UN says 2 local humanitarian workers killed in South Sudan

The two aid workers have been killed in separate attacks over the weekend in civil war-torn South Sudan, the United Nations said Tuesday.

A statement says armed men shot at a "clearly marked" aid vehicle near Bentiu town in Unity state, killing a local worker with the Hope Restoration organization. And a local worker with the UNIDO organization was killed near Leer town in Unity state.

They are the first two aid workers to be killed this year in South Sudan, which is one of the world's most dangerous places for aid workers. At least 98 have been killed since the fighting began in December 2013, most of them local workers.

The U.N. also says seven local workers with the SSUHA aid organization were abducted March 25 by opposition forces while delivering health supplies in Morobo county in Central Equatoria. The U.N. is demanding their unconditional release.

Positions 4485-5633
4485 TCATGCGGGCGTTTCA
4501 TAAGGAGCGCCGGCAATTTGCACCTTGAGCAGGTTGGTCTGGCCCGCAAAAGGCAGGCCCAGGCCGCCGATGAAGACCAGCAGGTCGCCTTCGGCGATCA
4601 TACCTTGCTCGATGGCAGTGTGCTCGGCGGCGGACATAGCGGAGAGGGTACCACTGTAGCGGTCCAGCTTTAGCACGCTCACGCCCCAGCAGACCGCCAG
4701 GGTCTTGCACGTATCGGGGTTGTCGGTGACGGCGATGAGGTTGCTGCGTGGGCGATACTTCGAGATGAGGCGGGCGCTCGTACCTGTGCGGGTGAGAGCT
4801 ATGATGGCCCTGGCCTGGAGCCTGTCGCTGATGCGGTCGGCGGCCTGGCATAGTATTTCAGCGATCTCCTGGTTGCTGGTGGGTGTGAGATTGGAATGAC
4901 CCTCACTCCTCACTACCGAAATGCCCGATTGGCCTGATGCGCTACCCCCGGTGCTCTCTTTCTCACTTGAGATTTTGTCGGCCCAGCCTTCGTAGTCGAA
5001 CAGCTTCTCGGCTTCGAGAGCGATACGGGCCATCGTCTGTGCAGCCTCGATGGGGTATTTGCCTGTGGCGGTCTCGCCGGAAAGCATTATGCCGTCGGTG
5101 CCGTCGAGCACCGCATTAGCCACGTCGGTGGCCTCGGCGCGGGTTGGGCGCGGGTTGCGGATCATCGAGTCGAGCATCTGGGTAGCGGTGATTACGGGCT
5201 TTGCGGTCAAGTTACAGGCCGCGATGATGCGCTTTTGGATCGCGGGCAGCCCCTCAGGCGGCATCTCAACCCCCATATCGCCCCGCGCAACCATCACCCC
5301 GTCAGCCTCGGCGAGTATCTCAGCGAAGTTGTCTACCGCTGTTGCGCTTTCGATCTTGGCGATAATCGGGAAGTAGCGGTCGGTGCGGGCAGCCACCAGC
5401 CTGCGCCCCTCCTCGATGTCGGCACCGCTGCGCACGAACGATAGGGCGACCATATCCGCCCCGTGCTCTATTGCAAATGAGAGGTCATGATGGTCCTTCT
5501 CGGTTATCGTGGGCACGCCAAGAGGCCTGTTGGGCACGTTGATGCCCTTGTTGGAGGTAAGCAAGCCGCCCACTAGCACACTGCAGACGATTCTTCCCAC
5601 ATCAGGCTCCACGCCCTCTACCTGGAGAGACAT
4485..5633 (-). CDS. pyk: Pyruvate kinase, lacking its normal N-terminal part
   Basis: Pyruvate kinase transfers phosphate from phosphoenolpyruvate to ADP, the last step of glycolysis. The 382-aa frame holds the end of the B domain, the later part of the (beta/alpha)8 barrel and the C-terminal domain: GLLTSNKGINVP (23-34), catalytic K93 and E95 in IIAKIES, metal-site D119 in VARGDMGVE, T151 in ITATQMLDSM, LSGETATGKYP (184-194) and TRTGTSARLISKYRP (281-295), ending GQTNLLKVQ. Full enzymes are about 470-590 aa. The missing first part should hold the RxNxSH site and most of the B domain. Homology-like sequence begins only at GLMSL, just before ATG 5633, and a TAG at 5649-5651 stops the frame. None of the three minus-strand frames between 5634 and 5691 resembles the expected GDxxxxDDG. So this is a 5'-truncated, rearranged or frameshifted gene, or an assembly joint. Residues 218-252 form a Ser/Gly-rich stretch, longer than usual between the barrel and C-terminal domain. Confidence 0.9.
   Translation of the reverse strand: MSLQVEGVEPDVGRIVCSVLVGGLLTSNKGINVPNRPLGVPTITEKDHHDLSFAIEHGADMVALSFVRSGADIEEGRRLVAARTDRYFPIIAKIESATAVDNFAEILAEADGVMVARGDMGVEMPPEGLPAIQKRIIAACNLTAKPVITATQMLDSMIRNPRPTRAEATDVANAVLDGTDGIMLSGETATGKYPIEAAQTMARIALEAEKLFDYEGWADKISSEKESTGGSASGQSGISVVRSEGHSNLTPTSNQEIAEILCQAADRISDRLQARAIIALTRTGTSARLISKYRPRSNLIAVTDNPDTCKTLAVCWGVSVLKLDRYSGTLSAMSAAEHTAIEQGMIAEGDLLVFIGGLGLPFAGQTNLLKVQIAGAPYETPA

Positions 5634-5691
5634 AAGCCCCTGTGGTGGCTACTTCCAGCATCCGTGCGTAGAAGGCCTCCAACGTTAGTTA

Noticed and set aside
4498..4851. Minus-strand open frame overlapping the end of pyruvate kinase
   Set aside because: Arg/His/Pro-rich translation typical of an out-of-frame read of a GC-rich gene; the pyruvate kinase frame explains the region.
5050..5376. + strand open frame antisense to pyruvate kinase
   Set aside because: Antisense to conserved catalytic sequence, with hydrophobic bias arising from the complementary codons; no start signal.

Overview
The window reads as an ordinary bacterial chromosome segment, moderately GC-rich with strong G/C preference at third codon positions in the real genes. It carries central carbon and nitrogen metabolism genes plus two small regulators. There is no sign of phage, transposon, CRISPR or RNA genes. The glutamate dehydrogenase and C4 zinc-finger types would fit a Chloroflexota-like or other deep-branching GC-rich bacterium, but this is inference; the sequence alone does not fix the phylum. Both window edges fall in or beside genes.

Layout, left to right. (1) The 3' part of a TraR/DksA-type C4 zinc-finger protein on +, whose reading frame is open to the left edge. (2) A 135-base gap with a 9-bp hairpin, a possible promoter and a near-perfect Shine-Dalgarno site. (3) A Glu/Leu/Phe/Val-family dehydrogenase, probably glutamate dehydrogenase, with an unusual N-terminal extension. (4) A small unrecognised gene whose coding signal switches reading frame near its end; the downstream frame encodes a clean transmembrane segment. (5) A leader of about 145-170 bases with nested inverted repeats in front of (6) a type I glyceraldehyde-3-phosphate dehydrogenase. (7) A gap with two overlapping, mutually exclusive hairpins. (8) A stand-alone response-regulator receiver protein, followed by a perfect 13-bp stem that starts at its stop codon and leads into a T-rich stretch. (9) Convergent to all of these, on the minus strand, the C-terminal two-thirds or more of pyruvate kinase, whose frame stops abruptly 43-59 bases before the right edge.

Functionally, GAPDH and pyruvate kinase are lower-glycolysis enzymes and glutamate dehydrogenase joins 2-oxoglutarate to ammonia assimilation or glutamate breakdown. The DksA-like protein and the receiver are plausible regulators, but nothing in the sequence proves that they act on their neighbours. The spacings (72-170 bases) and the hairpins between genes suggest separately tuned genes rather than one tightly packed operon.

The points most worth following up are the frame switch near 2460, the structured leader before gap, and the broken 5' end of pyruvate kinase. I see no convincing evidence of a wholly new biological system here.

The opposition says the aid workers weren't abducted but were taken because they didn't have "proper clearance."

"Our investigation says some of them are government agents," opposition spokesman Lam Paul Gabriel told The Associated Press. He said they were trying to "clear the case" so the workers can be released.

In November, President Salva Kiir ordered unimpeded access for aid organizations throughout the country but attacks have persisted.

Rights groups have called on all sides in the conflict to protect civilians and aid workers.

"The brutal killing and abductions of aid workers are possible war crimes and should not be tolerated," Jehanne Henry, senior researcher for Human Rights Watch, told the AP.